Robertson is stepping down as chief executive after a rocky 18 months for the online fashion brand, which has seen a series of profit warnings, a fire at its warehouse and poor international sales due to the unreliable strength of sterling.
Over recent times, Asos has focused on reducing prices and taken spend away from marketing. Its marketing spend was down 16% to £26.4m for the six months ending 28 February 2015.
“Our spend on international marketing campaigns is limited whilst we focus on restoring the price competiveness of our products,” said Robertson back in April.
However, despite its noted issues and falling ad spend, the brand appears to still be in good health.
Asos’ ‘Index’ rating on YouGov’s BrandIndex, which includes consumer perceptions of quality, value and reputation, has increased by 1.1 points over the last year for a score of 5.9; a rise deemed ‘statistically significant.’ This places Asos at 18th on a list of the UK’s 32 biggest fashion brands.
For the same period, among its target audience of men and women between 18-34, Asos places 7th out of the 32 brands, with a flat brand index score of 15.2.
Crucially, its reputation rating is also growing at a statistically significant rate, according to YouGov BrandIndex metrics. Its reputation score has risen 1.4 points for a score of 7 over the last year.
Today (September 2nd), Asos’ shares fell as much as 5.7% in early trading reflecting initial uncertainty as to whether the loss of Robertson could hinder its growth.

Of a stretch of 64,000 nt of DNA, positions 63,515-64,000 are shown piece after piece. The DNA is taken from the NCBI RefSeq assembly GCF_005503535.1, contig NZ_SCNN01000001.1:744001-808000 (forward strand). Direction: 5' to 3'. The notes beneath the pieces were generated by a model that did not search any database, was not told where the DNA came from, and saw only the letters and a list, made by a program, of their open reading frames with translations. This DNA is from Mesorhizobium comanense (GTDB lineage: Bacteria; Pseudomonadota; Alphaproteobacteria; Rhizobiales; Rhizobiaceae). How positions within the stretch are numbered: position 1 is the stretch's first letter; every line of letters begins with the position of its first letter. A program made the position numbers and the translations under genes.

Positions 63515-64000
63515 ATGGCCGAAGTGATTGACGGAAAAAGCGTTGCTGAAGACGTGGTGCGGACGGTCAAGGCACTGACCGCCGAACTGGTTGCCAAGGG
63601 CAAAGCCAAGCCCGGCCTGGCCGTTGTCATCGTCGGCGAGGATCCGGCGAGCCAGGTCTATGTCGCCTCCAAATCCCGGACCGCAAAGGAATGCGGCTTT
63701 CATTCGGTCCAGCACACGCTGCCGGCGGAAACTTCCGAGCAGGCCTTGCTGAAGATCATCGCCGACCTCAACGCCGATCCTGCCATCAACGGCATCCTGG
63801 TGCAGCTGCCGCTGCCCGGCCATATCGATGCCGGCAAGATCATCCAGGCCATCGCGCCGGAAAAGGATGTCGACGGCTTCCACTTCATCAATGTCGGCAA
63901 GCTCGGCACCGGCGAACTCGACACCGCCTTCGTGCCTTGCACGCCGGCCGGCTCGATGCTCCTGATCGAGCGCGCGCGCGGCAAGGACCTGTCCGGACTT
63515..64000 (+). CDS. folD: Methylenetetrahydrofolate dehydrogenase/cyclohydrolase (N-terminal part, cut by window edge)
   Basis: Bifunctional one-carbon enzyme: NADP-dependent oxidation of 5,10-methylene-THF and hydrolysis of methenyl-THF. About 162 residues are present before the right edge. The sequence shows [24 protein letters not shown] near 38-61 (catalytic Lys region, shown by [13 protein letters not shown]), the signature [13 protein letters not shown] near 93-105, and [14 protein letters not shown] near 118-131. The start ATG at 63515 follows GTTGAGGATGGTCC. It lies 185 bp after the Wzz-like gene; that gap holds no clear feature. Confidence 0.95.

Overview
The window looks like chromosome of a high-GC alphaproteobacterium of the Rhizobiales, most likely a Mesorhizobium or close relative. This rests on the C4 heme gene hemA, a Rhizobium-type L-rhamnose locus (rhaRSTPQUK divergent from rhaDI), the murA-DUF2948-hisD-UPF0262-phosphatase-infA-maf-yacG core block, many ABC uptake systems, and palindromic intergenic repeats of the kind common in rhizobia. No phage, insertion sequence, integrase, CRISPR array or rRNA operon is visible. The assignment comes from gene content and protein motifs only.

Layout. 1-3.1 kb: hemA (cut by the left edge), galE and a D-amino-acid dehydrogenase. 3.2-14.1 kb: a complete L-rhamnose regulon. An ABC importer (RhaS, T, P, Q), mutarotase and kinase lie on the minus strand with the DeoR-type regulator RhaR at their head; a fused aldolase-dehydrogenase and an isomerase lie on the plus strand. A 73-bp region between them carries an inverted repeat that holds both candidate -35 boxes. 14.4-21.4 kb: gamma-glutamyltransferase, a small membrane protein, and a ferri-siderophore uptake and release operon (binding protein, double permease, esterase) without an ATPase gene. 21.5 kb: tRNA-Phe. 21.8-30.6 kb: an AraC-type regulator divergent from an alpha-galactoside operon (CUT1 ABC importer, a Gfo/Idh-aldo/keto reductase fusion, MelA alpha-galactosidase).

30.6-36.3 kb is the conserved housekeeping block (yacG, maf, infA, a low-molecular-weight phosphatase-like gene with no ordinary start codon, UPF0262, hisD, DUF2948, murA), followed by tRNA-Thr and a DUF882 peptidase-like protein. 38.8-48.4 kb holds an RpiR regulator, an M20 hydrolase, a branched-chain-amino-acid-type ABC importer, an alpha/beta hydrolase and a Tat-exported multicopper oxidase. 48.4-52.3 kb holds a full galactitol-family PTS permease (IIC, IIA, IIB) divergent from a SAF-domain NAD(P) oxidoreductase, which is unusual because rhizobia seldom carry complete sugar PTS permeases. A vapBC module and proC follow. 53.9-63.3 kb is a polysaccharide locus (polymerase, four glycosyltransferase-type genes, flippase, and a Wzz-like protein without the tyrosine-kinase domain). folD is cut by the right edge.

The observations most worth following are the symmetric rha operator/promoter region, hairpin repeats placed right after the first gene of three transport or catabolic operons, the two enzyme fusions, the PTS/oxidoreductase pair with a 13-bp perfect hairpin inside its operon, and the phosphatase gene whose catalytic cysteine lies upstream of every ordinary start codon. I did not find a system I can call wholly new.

Conlumino’ retail analyst Rebecca Marks says the decision to change CEO is the ‘right’ one.
She told Marketing Week: “ASOS’s performance has struggled the past year, and it is right that change is made when needed to enable the brand to grow and adapt, which includes management changes at the very top.”
Marks also defended the brand’s marketing.
“In terms of marketing, ASOS is still a very strong player in the market. Its social media set up enables them to have over 3 million Instagram followers, with high consumer interaction through Twitter and Facebook – something its competitors are still aiming for,” she added.
“Yes, they will need to continue and grow upon its digital strategy as consumer demand changes, but it isn’t its communication with consumers that is letting it down.”
New CEO Beighton joined the London-based Asos in April 2009 as chief financial officer, before becoming COO in October last year. He is stepping into his first CEO posting, after amassing more than 15 years of experience in CFO roles.
Robertson, meanwhile, will remain part of the group as a non-executive director.